Monday, March 16, 2015

Building Theories in Grade 2 (#SOL15, Day 16)

James and Julia buddy reading Demi's The Emperor's New Clothes

Earlier in the day, the children partner read and then we discuss Demi's version of The Emperor's New Clothes. They are quick to volunteer connections between the setting of this version and two other stories their teacher, Ms. Ruisanchez has read aloud to them: Barbara Soros's fable Tenzin's Deer: A Tibetan Tale and Jacqueline Briggs Martin's The Chiru of High Tibet.  They also take delight in the beauty of Demi's book, marveling at the many fold-out pages that open into panoramas, as well as the gold trimmed paintings. 

Four Panel Spread in Demi's The Emperor's New Clothes

We are gathered around a table in the classroom as the other children work in centers trying to figure out additional themes for the tale. We have previously discussed the ways the emperor is a poor leader. Today we begin to discuss how the emperor doesn't trust what he knows. 

"He can look down and see he's got no clothes."
"Yeah, he just has to look."
"All he has to do is look and it's like he doesn't. You know. He doesn't."
"Why do you think he doesn't seem to be trusting what he can actually see?"
"That's the problem. He believes the swindlers. He thinks they're right"
"Yeah, he trust them, not him."
"You know, the emperor isn't very smart."
"And even though he can see he has no clothes on except his underwear, he has to pretend he does cause he wants to be the emperor."
"He still believes the swindlers."
"That he has no clothes on?"
"No, that he isn't honest or smart."

Three Versions of the Fairy Tale, The Emperor's New Clothes that 2nd Graders Read (2.14.15)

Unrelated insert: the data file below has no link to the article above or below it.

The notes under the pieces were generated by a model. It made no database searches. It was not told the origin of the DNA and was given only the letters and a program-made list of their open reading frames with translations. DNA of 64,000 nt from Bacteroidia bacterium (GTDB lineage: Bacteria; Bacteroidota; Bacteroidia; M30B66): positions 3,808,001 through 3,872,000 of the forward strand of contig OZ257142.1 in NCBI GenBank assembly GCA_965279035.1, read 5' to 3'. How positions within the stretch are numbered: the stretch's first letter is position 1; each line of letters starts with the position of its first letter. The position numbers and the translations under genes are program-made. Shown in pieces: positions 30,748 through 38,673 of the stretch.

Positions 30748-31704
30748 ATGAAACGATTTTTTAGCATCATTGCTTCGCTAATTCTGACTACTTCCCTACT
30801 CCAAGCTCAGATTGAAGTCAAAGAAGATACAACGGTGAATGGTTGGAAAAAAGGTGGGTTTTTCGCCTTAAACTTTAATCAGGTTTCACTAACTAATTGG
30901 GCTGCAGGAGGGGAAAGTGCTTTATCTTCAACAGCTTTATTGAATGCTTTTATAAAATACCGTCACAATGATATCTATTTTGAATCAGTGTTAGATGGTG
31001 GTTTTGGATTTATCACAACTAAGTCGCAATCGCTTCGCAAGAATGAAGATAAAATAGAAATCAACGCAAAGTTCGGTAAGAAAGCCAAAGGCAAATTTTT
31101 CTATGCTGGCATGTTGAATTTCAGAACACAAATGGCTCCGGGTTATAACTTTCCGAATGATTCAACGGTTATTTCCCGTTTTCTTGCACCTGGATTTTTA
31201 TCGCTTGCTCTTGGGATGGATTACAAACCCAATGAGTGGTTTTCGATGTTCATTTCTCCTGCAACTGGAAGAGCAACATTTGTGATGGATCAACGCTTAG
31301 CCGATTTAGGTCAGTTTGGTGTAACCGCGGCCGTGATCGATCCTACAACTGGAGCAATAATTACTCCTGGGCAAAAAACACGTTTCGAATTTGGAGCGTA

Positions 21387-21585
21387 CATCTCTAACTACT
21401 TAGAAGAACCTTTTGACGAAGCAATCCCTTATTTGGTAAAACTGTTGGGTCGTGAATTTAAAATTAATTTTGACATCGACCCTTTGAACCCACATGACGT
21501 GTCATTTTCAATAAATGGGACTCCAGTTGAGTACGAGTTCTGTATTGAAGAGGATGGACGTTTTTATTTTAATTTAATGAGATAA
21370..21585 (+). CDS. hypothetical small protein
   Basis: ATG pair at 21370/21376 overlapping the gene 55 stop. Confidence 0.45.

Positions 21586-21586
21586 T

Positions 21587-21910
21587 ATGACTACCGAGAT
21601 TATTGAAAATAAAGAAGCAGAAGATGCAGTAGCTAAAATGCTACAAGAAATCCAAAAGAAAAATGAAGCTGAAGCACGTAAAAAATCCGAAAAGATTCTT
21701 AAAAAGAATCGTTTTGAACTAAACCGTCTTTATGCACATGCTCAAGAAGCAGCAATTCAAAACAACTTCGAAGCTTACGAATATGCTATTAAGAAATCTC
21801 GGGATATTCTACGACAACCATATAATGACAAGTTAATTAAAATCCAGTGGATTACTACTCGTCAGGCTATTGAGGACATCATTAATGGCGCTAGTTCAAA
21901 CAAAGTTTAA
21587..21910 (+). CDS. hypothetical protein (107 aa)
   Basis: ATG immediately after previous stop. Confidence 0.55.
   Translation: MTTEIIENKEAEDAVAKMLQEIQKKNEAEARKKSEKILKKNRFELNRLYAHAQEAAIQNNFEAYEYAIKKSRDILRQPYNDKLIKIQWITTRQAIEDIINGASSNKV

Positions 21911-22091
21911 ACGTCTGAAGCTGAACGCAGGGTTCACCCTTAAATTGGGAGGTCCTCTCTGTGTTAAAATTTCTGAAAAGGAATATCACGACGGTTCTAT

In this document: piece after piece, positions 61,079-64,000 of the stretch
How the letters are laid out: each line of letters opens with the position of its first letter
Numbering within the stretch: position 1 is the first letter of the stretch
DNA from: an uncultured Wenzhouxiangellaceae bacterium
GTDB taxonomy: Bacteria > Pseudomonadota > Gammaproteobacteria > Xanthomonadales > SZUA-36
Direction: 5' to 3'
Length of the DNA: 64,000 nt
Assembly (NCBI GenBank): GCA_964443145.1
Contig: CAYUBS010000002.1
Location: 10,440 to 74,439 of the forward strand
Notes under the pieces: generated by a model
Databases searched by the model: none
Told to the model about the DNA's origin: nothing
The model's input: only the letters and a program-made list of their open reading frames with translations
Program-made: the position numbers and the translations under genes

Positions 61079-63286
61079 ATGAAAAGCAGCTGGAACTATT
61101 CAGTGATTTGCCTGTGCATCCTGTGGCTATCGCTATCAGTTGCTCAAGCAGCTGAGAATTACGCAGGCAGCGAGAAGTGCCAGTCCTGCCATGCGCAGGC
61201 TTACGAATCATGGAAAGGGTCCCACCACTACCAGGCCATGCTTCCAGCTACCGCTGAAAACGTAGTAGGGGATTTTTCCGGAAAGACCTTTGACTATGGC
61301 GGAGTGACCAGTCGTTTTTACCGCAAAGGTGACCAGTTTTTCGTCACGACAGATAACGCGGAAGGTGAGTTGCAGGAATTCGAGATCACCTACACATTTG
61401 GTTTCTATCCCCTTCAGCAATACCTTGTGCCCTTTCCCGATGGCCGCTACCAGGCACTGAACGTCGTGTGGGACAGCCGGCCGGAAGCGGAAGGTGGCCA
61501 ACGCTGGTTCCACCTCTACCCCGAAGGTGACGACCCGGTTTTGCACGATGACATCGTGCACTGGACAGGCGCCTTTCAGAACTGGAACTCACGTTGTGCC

Earlier in the week I had given the teacher 6 copies of Hans Christian Anderson's fairy tales that include The Emperor's New Clothes for the children.  She has passed these along to them. Without any adult prompting, the children begin reading the Anderson text too. They also request to have the initial story we read, The Emperor's New Clothes published by Pioneer Valley in hand. 

When adults don't lead children to specific outcomes, but rather take time to simply notice what they do in unprompted situations, the learning for adults and children can be significant. 


James Noticing 
Later in the morning, James came rushing up to the table where his teacher and I are seated. I have just finished teaching another small group of children and Ms. Ruisanchez and I are conferring. James places three different versions of The Emperor's New Clothes on the table and quickly launches into a story about how the illustrations in the Hans Christian Anderson original text and the text by Pioneer Valley are similar.

"See. See. The swindlers look the same," he says pointing to the two line drawings in each text. 

He aligns the books so we can better see. He wants us to notice that the illustrations of the swindlers are very similar and indeed they are. 

"It's interesting, isn't, it?"
James nods, as does his teacher.

"See how they look alike," he says while pointing to the jaw area.